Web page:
Richard Librach Architect works together with a music producer, jazz musician, and teenage daughter as the client to convert an existing factory into their new house. Queen East Trio is designed by retaining the existing structure timber structure and the current industrial facade as the client’s architectural ambition.
This awesome project begins by entering a dark, cold, and unfriendly industrial space like entering an abandoned historical excavation site. There is an existing turn of the century heavy timber structure and floor system that makes the architect excited to incorporate some of the old counter-weighted industrial sliding doors. The vision for this project is designing a house for two musicians that need a studio and creative space, and to create a place that felt like “home” for their daughter.
The architect uses a strategy to live with the current industrial facade and the existing timber structure in a comfortable residential setting. Natural light can fill the existing spaces by removing the piece of the building at the rear. The focal point is the landscaped courtyard and it also becomes a buffer for a practice studio.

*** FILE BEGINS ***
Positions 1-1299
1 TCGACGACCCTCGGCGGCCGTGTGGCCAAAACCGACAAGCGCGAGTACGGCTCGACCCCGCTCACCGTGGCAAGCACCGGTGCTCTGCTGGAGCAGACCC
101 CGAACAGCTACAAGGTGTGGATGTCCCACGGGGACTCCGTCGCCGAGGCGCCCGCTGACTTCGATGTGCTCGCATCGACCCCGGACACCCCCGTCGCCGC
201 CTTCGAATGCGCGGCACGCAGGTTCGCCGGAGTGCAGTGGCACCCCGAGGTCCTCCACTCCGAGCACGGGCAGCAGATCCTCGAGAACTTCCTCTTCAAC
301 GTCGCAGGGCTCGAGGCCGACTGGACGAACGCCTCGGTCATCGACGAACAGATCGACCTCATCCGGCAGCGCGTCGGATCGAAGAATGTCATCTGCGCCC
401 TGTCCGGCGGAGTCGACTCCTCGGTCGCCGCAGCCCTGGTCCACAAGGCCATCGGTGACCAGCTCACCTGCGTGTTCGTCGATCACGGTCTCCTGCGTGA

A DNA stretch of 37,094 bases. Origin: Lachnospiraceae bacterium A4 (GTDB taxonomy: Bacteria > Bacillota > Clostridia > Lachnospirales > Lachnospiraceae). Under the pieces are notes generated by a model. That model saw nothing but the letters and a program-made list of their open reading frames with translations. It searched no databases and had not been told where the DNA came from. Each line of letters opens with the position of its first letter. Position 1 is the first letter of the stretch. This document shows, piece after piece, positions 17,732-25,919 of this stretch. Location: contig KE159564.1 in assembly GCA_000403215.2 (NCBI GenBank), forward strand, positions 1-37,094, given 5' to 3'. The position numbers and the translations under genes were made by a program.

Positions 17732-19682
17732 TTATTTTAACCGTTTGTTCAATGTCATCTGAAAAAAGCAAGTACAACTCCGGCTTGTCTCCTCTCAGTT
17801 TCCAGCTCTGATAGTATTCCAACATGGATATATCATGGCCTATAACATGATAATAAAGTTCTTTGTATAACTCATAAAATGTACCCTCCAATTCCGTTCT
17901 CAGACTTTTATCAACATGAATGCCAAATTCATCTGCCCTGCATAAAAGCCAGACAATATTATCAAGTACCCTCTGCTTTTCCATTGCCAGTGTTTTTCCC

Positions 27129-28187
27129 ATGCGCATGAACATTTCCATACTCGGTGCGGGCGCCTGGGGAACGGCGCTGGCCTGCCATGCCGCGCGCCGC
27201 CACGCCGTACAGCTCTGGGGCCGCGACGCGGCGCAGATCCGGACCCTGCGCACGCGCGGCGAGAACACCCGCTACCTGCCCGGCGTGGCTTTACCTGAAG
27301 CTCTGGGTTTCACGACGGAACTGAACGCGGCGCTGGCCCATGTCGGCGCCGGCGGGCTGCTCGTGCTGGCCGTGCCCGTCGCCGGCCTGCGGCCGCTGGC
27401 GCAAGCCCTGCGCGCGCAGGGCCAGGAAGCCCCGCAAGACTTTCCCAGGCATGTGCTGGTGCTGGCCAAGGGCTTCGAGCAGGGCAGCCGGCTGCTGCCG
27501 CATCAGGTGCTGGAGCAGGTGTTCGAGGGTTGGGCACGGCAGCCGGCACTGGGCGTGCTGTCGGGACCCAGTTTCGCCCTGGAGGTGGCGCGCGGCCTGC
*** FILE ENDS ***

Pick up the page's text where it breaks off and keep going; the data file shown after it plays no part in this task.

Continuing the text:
This jam space is now light-filled and it can be accessed easily by band members without passing through the house. There is a separate entry point for a production/recording studio that retained at the front of the main house while the acoustical isolation can solve the more technical requirements of privacy.
This house becomes more than a house with the natural light that comes into the house through large, warm, wood-clad windows and sleek sky lighting. Passive cooling in the summer months is provided by the internal courtyard while the existing structural elements express a skeleton.
This house also has an exposed radiant concrete floor that provides a comprehensive background where musical instruments, bright-colored gypsum board surfaces, simple furnishings, and timber elements live in a harmony. This house can entertain the family in comfort with private outdoor spaces where they can be creative and socialize.
Queen East Trio Gallery
Photography: Richard Librach Architect